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Manchester BABCP conference: Emily Holmes & imagery (second post)

I wrote yesterday about the first symposium that I got to at this year's BABCP conference - "More news from the imagery front".  The "discussant" overviewing the symposium intelligently and encouragingly was Emily Holmes.  Not bad considering that she was about to give the plenary presentation that I went to next - "Mental imagery: from flashbacks to flashforwards" (see page 28 of the page "Conference abstracts" book).  Emily is something of a star in the CBT world (I think she has now graduated from being a "star in the making").  Great to see where some of the future's exciting new psychological research is coming from.

I'd got up at about 3.00am this morning to sort some loose ends in Edinburgh and get to the first morning train to Manchester, so my attention wasn't as sharp as it might have been during some of this talk.  My notes say that Emily said early in the talk "Imagery is amazing".  She then went on to make four points.  1.) "Seeing is believing".  Images and other sensory modalities recruit many of the same brain areas as actual perception.  2.) "Imagery helps you learn".  There are a cluster of trials in this area (for example in stroke rehabilitation), but Emily mentioned an early one on piano practice - the Pascal Leone et al study "Modulation of muscle responses evoked by transcranial magnetic stimulation during the acquisition of new fine motor skills". 3.)  "Imagery promotes behaviour".  Here she quoted the Libby et al "Picture yourself at the polls: visual perspective in mental imagery affects self-perception and behaviour" research.  For me the puzzling thing about this latter study is that getting participants to picture themselves from a third person "observer" perspective seemed to be more effective in promoting subsequent behavioural change than getting them to picture the voting from a first person "field" perspective.  Since first person perspectives tend to produce more associated emotion, I would have expected the results to have been the reverse of those found.  However the main point Emily was highlighting was that imaging a behaviour can make it more likely one subsequently performs that behaviour.  As an alternative example, the earlier Pham & Taylor research "From thought to action: Effects of process-versus outcome-based mental simulations on performance" makes this point with the somewhat more day to day behaviour of studying.  4.)  "Imagery is particularly strongly connected to emotions."  And here Emily cited some of her own research "Positive interpretation training: effects of mental imagery versus verbal training on positive mood."  Clicking the "Publications" link on Emily's home page provides details and freely downloadable full text of nearly all her articles - a tremendous resource.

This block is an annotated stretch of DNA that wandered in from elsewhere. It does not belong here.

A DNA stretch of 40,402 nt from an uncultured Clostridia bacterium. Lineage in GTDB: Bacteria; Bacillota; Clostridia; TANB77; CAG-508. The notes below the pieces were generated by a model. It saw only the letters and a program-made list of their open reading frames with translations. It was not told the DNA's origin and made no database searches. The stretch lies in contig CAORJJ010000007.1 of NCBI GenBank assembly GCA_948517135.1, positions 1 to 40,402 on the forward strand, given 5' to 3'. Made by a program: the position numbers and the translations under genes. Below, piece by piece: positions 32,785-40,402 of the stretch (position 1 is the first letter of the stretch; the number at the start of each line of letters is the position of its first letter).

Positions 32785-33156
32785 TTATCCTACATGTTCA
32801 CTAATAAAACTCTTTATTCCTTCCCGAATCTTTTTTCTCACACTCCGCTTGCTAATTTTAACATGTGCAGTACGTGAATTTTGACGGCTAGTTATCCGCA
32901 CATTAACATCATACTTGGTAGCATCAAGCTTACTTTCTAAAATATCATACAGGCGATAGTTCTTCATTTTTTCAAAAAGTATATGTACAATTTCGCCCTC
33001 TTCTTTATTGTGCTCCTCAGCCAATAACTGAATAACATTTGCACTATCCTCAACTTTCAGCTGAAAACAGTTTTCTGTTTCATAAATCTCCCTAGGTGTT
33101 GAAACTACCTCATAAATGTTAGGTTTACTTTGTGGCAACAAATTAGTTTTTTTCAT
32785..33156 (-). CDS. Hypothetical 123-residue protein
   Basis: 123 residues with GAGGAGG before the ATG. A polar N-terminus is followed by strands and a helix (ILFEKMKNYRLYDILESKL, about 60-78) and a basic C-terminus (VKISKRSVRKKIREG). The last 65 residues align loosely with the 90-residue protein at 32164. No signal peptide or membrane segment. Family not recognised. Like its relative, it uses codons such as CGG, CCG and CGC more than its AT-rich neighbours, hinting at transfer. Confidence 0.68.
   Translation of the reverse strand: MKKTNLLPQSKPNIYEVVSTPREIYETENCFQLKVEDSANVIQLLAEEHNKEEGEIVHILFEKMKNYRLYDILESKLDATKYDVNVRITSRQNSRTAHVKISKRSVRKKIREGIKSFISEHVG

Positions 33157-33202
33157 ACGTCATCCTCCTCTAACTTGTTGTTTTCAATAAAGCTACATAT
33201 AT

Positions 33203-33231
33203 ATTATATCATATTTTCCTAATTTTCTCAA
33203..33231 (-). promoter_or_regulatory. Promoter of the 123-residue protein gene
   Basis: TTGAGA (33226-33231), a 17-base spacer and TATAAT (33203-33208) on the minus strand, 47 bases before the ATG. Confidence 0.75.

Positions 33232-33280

Probably like most other cognitive-behavioural therapists, my interest in imagery has been fuelled especially by learning to work better with the very difficult memories experienced by sufferers from posttraumatic stress disorder.  There is now a realisation - again underlined by material presented at this conference - that imagery is much more important than just its relevance to PTSD treatment.  So it is now clear that toxic memories are relevant across pretty much all disorders studied.  Furthermore, using imagery can give us access to a whole raft of new therapeutic interventions.  The following diagram highlights this breadth of application: